Stepping off the sidewalk and through the door of Botany Houseplant Shop is like stepping into another world. Immediately, one’s senses are engrossed in the pleasure of verdant colors, a boost of oxygen and the overall peace imparted by a thoughtfully curated space.
Owner Leslie Buettner knows well the life that plants lend to indoor places. She opened her store in August 2022, and reports that in its first few months her store has been well-received.
“Initially people would open the front door and just stand there — awestruck, scanning the store,” Buettner told The Sopris Sun. It’s a far cry from Independence Run & Hike, which inhabited the same space prior to moving next to City Market. “I want people to experience enjoyment just from walking in, for it to be a calming yet stimulating experience.”
With years of experience in retail and a love of plants derived from 14 years living in Portland, Oregon, Buettner moved to the Valley keen to share her enthusiasm for houseplants. This is the first business that she has owned.
The room is arranged such that cacti and succulents enjoy ample natural light from the west facing window. Her plants also benefit from supplemental full-spectrum LED lights. A humidifier hums in the back, though the species are intentionally selected to thrive in Colorado’s dry climate.
There is a work table in one corner and a sitting area in the middle of the room “for people not interested in looking around for a long time accompanying someone who is,” informed Buettner. The aesthetic invites a person to linger, enjoying plant-inspired artwork and puzzles for sale, and the inspiring plants themselves. “I definitely would love a revolving flow of different local artists and makers related to plants, directly or indirectly.”
A few of her favorite plants in the shop include Rhaphidophora decursiva, a vining plant that naturally grows sideways; Hoya, another vining plant that flowers in dramatic clusters; and Philodendron brasil, a vigorous hanging plant with three distinct shades of green in its leaves.
Buettner noted that a surprising number of people wander in; whether returning from a meal at Dos Gringos or 450 Teppanyaki, visiting a professional office upstairs or perusing the other stores that comprise La Fontana Plaza, the store pulls in curious customers that often plan to return and purchase a plant.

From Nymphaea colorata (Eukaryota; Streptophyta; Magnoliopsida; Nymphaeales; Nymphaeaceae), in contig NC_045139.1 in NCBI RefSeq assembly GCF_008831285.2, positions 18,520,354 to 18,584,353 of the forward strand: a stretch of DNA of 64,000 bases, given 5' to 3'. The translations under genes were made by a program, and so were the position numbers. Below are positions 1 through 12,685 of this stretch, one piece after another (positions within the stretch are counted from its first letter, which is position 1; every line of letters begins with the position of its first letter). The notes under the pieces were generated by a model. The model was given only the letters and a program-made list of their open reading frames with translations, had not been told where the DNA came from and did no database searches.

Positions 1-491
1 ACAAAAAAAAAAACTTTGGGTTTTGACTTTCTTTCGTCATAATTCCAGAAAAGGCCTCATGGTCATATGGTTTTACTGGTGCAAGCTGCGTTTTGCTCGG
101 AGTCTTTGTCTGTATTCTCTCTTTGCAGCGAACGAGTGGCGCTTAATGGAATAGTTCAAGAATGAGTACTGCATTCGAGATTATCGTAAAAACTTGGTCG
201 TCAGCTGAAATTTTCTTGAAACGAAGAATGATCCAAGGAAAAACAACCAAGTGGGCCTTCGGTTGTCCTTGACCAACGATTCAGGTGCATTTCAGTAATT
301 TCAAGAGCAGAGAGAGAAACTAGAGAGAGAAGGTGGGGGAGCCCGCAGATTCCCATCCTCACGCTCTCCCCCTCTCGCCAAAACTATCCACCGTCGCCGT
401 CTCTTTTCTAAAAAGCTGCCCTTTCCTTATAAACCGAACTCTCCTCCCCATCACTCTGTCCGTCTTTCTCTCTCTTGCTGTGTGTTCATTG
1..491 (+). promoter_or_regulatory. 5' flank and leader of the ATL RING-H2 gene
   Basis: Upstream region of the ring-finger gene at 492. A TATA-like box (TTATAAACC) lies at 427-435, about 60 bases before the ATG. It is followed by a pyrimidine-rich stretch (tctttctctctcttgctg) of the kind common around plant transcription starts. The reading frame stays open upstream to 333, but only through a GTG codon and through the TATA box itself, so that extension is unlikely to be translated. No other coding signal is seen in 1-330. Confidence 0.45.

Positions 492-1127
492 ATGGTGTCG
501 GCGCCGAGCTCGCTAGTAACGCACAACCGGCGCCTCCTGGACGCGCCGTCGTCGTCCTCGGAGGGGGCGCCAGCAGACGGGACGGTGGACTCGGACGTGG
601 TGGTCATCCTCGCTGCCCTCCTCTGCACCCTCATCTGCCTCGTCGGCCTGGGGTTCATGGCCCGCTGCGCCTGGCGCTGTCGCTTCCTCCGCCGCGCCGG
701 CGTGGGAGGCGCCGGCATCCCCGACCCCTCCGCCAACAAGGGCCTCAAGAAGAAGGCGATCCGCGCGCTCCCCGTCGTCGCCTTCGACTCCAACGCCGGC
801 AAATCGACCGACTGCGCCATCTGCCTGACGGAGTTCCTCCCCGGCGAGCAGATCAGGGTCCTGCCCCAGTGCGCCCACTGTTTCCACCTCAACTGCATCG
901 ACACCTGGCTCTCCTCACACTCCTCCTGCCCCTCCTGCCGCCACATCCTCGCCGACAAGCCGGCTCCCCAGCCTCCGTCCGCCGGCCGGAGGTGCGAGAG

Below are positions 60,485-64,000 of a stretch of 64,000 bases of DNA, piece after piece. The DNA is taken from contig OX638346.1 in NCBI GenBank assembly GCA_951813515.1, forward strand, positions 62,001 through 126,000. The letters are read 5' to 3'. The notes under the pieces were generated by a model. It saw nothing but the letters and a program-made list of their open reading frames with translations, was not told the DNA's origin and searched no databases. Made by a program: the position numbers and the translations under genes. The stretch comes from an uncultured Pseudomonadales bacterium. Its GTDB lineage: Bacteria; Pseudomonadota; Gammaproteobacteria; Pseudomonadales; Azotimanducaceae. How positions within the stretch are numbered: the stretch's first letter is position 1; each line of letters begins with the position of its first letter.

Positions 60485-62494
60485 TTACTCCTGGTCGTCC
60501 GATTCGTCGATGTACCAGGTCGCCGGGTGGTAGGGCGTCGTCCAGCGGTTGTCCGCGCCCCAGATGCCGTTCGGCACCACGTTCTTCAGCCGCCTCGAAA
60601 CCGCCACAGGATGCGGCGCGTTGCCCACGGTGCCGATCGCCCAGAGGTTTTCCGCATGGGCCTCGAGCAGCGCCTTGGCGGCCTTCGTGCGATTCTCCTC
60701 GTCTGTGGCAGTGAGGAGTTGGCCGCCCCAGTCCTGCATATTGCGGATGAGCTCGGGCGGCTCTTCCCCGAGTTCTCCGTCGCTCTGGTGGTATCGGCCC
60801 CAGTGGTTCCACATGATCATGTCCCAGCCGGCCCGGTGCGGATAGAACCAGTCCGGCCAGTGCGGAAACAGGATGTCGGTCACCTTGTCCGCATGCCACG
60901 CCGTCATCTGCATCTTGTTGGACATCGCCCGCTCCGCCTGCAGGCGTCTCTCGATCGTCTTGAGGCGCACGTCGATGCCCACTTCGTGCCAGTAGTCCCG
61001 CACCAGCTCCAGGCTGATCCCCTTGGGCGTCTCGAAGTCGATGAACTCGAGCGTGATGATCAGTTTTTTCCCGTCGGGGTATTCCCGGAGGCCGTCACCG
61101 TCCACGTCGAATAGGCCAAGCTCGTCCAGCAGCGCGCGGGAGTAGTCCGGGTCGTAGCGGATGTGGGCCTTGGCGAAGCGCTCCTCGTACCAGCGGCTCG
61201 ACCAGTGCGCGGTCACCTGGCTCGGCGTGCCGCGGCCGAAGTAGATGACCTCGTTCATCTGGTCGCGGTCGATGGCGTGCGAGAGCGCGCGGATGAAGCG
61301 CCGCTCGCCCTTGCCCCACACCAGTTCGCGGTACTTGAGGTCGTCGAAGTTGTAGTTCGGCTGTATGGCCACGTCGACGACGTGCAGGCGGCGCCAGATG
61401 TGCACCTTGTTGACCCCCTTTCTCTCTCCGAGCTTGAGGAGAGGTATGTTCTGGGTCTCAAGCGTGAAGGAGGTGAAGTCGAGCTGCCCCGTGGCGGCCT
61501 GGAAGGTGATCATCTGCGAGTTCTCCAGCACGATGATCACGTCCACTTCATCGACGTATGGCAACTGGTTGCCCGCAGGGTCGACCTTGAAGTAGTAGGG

Shelves not holding living members of the vegetable kingdom display all the essentials for responsible plant ownership, including many pots of different sizes and styles, environmentally-friendly pest control products, misting tools, plant food, pruning scissors, soil and cute watering cans. “You gotta have a watering can, might as well make it a cute one,” said Buettner.
“A lot of plants are ready to be bumped up in size,” she explained, “and potting mixes are not intended to be a plant’s long-term home.” She encourages buyers to ditch the plastic and select a new pot for their purchases, offering to do the potting in-store with a custom blend of soil. “Fresh soil and a new space will lead to a happier plant with stronger growth.”
One shelf is dedicated to gorgeous hand-woven, hand-dyed baskets to nest these pots within. The company that provides them, Amsha, sources from artisan co-ops in Africa to help women achieve economic independence.
Botany Houseplant Shop (586 CO-133) is open Wednesday through Saturday, 10 a.m. to 5 p.m. The business also hosts events, including the Roaring Fork Drawing Club and a natural dyes workshop guided by Katie Browne. “Houseplants 101” will be taught on Feb. 1 and “Succulents 101” on Feb. 8; both take place from 5 to 6 p.m.